Merchants are fighting fraud with machine-learning systems, a self-updating alternative to rules-based fraud detection methods.

Like a seasoned detective who can pick out patterns in crime scenes easier than rookies, a machine-learning system finds fraudulent patterns the more it observes the ecosystem it's integrated with, says Jason Tan, CEO of Sift Science, a fraud detection provider.

Last week, Sift Science received an $18 million round of funding led by Star Capital. "Our mission is to make machine-learning fraud detection accessible to merchants of all sizes," Tan says.

Machine-learning systems analyze activity in real time, determining which transactions are normal for the system it monitors and which are suspicious. In comparison, within rules-based systems merchants have to set rules for each type of behavior they want to flag.

For example, the number of digits in an email address is a good indicator of fraud, says Tan. "Jason123@gmail.com is more likely fraud than jason.tan@gmail.com," he says. "A rules-based system might flag a transaction if the email address has three or more digits, but that doesn't mean there isn't fraud happening when there's two numbers in the email address."

Also, a transaction is more likely to be fraudulent if the person's first and last names are lowercase, Tan says. And if a particular user is updating their credit card information a lot over a week period there is a higher chance of fraud, since credit cards typically last several years without needing to be replaced, he says.

According to Tan, one out of five orders gets flagged for manual review when using a rules-based system. Of those that are flagged, less than 25% are actually fraudulent transactions, he says.

"We've seen [Sift Science] customers that are able to get a 7% false positive rate...which is well below the industry average," Tan says.

Banks and merchants today are juggling the rapid adoption of electronic payments and a surge in the amount of data they handle, says Loc Nguyen, chief marketing officer at Feedzai, a machine-learning provider. "With these two trends we see a significant importance in artificial intelligence and computer machine-learning to keep up with the expanding data mass."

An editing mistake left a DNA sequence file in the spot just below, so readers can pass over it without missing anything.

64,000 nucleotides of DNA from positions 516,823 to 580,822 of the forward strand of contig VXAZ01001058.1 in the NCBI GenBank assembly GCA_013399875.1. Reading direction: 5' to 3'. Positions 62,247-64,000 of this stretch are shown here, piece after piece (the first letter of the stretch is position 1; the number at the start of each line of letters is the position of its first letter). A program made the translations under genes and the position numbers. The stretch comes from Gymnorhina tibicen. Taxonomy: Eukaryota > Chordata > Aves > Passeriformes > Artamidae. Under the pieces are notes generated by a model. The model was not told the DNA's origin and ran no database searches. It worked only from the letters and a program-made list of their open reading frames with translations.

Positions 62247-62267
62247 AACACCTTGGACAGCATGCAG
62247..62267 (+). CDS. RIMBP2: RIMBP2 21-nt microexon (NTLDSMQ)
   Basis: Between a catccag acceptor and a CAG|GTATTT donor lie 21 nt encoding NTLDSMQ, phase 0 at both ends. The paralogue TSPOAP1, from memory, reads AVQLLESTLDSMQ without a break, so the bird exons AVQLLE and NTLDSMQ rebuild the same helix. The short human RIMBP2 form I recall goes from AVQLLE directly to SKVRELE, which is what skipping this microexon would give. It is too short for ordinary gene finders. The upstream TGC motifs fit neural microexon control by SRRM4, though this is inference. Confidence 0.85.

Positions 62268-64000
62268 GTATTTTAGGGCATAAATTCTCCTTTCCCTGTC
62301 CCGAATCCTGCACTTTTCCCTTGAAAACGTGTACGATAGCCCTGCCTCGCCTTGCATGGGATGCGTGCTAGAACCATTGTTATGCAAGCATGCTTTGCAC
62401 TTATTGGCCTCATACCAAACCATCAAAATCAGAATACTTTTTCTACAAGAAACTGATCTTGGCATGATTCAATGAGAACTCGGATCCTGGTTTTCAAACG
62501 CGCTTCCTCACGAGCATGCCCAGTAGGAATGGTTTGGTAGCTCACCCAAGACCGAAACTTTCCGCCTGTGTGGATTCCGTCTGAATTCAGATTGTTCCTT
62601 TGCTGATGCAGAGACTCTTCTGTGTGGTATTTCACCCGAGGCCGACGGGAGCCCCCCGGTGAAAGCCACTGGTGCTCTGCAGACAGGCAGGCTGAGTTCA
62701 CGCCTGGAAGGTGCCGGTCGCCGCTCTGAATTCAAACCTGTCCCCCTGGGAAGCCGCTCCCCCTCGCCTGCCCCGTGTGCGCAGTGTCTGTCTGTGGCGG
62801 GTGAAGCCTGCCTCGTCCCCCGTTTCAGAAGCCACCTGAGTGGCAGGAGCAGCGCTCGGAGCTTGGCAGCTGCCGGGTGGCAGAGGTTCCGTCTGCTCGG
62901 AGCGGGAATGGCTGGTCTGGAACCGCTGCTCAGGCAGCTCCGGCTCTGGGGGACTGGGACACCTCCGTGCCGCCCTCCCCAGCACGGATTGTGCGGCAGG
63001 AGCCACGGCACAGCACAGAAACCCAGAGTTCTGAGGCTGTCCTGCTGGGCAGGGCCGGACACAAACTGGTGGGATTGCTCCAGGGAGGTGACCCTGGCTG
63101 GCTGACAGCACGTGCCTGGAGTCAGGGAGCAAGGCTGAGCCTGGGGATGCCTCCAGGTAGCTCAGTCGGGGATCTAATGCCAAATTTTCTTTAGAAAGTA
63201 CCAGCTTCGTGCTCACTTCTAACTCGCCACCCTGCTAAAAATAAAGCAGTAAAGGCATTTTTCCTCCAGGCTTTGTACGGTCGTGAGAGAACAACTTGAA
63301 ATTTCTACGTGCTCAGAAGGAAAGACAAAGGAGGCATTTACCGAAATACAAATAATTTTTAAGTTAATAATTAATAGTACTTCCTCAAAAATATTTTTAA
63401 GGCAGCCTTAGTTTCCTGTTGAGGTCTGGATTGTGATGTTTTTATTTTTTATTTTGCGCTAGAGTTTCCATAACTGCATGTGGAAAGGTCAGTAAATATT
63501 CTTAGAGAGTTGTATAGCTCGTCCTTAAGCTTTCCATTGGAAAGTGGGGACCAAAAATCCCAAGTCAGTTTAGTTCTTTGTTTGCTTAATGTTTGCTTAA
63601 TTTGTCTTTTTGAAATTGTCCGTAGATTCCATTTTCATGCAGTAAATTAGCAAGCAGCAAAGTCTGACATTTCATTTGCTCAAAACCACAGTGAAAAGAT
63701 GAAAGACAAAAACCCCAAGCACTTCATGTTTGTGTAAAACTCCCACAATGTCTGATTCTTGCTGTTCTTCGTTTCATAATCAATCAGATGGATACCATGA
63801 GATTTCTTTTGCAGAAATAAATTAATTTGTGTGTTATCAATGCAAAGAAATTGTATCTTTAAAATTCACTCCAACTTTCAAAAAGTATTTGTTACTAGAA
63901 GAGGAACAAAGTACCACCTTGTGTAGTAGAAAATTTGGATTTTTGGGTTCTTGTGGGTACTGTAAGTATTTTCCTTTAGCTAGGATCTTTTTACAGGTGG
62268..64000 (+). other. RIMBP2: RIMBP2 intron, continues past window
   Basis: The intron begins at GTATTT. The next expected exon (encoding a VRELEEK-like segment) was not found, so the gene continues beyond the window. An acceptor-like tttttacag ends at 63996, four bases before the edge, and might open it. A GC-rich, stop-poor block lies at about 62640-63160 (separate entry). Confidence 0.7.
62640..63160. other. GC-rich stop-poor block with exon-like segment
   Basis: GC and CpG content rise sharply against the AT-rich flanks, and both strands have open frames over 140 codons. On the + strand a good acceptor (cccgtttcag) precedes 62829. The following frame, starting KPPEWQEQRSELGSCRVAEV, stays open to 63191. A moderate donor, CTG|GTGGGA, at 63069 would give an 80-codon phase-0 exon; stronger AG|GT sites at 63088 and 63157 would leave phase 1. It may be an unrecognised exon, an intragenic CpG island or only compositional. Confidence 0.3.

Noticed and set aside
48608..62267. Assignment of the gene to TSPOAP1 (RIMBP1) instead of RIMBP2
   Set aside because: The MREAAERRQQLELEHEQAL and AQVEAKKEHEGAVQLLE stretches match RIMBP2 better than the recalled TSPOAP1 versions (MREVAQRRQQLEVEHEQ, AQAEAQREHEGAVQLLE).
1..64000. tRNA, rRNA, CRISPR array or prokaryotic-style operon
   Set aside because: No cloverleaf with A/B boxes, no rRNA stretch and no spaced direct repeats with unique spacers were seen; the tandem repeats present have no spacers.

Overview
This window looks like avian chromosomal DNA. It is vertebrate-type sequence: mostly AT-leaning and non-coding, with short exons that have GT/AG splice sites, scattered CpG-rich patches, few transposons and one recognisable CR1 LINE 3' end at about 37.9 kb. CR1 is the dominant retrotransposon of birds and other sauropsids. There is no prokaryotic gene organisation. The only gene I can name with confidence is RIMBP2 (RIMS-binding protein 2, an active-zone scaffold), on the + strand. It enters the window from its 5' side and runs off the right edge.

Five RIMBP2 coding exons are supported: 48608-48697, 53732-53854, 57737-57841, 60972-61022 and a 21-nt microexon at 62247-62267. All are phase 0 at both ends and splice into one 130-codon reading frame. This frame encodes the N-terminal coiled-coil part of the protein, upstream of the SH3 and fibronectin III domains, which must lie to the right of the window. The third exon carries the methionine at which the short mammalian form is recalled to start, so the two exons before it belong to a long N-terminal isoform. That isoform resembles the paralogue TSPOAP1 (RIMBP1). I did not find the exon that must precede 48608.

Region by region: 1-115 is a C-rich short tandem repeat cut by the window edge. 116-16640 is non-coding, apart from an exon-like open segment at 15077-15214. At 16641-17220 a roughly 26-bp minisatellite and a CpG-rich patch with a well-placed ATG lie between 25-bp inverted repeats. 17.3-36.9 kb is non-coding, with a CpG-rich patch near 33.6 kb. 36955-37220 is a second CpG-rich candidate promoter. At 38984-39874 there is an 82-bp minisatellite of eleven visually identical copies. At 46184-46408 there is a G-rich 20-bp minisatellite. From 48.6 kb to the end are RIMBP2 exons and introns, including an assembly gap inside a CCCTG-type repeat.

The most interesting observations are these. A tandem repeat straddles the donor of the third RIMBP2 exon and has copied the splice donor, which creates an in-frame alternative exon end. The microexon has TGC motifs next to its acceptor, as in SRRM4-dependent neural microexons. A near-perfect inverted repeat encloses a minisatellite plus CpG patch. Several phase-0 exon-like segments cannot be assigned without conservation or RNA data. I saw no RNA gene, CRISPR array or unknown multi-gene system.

The Central Payment Network of Portugal, where Feedzai launched in 2009, uses the company's machine-learning technology. Poland and Romania also use Feedzai.

And these countries have some of the lowest card fraud rates throughout the world, according to the European Central Bank's Report on Card Fraud from February 2014. The rates in these countries are between four and ten times lower than card fraud rates in Great Britain and France, according to the report.

In January, Feedzai opened an office in Silicon Valley. "We're entering the U.S. market and think it is particularly timely as this market adopts mobile and particularly EMV-chip technology like that used in Europe," says Nguyen.

Machine-learning systems are scalable, making them more appropriate for large companies, says Tom Donlea, director of risk services at Whitepages Pro, which provides fraud detection services to clients. "It's just not sustainable for these large enterprise businesses to create rules upon rulesÂ…especially as they move into new areas [internationally], add products and services and just grow in general," he says.

Whitepages Pro tested its software with several merchants and saw that it reduced manual reviews by 40% during the first 90-day cycle, says Donlea. During the second 90-day cycle, manual reviews were reduced by 20%, he says.

The employees who handle these reviews can be freed up to handle revenue-generating roles, he says.

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